School Library Journal
(c) Copyright Library Journals LLC, a wholly owned subsidiary of Media Source, Inc. No redistribution permitted.

Gr 5-8-History and fiction marry beautifully in this lively debut novel. It's as if readers jump off the train in Manifest, KS, in 1936 with Abilene Tucker, 12, the feisty, likable, and perceptive narrator. She is there to live with Pastor Shady Howard, her father's friend, while her father works on the railroad back in Iowa. An equally important story set during World War I is artfully intertwined. Since her mother went off on her own 10 years earlier, Abilene and Gideon have been alone. Though their life together is unsettled, their bond is strong. Shady's place is shabby, but he is welcoming. The mystery about Manifest and Gideon unfolds after Abilene finds a box filled with intriguing keepsakes. It includes a letter dated 1917 to someone named Jinx from Ned Gillen that has a warning, "THE RATTLER is watching." This starts Abilene, with the help of new friends Ruthanne and Lettie, on a search to learn the identity of the pair. The story cleverly shifts back and forth between the two eras. Abilene becomes connected to Miss Sadie, a "diviner" who slowly leads her through the story of Ned and Jinx. Though the girl is lonely, she adjusts to her new life, feeling sure that her father will come for her at summer's end. The Ku Klux Klan and its campaign against the many immigrants working in the coal mines and the deplorable conditions and exploitation of these men provide important background. This thoroughly enjoyable, unique page-turner is a definite winner.-Renee Steinberg, formerly at Fieldstone Middle School, Montvale, NJ (c) Copyright 2010. Library Journals LLC, a wholly owned subsidiary of Media Source, Inc. No redistribution permitted.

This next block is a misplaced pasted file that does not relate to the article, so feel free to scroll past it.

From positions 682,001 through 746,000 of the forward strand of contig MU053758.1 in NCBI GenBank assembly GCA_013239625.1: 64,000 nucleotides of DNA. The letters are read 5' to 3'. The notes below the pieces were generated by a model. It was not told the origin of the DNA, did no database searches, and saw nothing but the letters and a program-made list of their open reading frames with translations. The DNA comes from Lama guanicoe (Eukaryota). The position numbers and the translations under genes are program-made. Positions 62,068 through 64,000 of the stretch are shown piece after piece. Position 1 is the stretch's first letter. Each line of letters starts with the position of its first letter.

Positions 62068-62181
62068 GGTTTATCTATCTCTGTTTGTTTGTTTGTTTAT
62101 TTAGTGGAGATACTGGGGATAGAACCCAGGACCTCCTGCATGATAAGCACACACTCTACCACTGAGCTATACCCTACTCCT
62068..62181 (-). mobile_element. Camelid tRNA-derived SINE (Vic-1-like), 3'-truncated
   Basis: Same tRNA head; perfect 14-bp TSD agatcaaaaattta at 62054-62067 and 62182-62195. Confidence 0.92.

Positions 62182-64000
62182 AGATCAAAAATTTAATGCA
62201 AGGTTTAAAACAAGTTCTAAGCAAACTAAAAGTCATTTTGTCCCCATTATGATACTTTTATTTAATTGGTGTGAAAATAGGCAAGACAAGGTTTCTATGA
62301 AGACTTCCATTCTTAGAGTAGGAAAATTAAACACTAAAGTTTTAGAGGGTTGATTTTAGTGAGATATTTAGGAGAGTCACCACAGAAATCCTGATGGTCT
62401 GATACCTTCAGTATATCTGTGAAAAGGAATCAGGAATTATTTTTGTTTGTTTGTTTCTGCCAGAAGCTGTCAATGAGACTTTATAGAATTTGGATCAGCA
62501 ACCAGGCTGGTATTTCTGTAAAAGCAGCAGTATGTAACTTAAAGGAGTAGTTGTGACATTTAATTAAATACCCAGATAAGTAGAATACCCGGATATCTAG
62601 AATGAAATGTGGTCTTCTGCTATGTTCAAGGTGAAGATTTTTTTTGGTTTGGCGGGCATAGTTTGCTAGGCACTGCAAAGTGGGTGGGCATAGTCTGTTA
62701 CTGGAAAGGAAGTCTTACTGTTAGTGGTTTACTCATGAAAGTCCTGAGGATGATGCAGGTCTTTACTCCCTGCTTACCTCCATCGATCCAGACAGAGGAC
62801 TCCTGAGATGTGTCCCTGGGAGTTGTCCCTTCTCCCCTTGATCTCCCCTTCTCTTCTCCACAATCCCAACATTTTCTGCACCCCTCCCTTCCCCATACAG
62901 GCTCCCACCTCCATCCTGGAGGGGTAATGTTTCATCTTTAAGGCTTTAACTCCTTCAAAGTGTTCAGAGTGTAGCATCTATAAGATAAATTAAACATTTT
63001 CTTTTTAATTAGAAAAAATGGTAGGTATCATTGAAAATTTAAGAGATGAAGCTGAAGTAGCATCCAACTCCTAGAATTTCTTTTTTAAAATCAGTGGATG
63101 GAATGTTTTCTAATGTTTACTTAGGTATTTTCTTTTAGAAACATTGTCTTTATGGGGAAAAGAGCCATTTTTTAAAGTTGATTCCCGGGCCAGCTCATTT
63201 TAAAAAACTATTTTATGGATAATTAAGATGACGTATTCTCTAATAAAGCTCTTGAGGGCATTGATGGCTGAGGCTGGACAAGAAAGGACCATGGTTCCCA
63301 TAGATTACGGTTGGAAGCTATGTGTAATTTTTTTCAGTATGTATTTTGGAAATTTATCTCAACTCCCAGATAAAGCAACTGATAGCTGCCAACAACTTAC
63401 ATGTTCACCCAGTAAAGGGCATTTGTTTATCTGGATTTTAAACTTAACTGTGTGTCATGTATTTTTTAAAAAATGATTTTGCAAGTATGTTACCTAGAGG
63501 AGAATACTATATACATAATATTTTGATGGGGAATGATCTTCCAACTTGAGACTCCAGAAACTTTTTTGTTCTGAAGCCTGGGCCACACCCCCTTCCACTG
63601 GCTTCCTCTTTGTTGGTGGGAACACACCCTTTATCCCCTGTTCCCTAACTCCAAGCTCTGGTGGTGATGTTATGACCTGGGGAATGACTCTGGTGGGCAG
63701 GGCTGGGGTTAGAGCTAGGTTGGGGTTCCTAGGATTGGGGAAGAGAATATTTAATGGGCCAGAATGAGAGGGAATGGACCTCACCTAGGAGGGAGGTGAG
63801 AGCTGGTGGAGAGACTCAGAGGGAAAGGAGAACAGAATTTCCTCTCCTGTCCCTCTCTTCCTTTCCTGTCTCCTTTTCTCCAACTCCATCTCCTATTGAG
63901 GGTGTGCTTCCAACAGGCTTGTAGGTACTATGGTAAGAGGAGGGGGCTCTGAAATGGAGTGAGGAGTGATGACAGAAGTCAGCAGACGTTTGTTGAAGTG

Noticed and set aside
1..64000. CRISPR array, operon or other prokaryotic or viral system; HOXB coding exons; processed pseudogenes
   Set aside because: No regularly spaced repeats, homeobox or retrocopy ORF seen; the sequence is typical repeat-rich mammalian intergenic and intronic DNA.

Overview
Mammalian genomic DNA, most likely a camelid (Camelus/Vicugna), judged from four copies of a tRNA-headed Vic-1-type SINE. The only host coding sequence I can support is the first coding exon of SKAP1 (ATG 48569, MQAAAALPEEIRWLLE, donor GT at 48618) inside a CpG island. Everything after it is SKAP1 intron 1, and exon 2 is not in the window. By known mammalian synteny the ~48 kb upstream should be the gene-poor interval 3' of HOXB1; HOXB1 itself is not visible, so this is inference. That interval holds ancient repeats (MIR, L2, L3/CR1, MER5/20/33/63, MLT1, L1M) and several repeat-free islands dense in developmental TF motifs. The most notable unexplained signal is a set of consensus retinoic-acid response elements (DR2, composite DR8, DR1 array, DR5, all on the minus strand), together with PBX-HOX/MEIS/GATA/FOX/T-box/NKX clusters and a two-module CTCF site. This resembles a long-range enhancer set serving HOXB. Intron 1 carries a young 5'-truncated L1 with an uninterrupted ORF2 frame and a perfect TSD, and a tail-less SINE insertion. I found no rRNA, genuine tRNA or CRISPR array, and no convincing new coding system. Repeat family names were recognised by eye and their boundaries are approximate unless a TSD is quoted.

Book list
From Booklist, Copyright © American Library Association. Used with permission.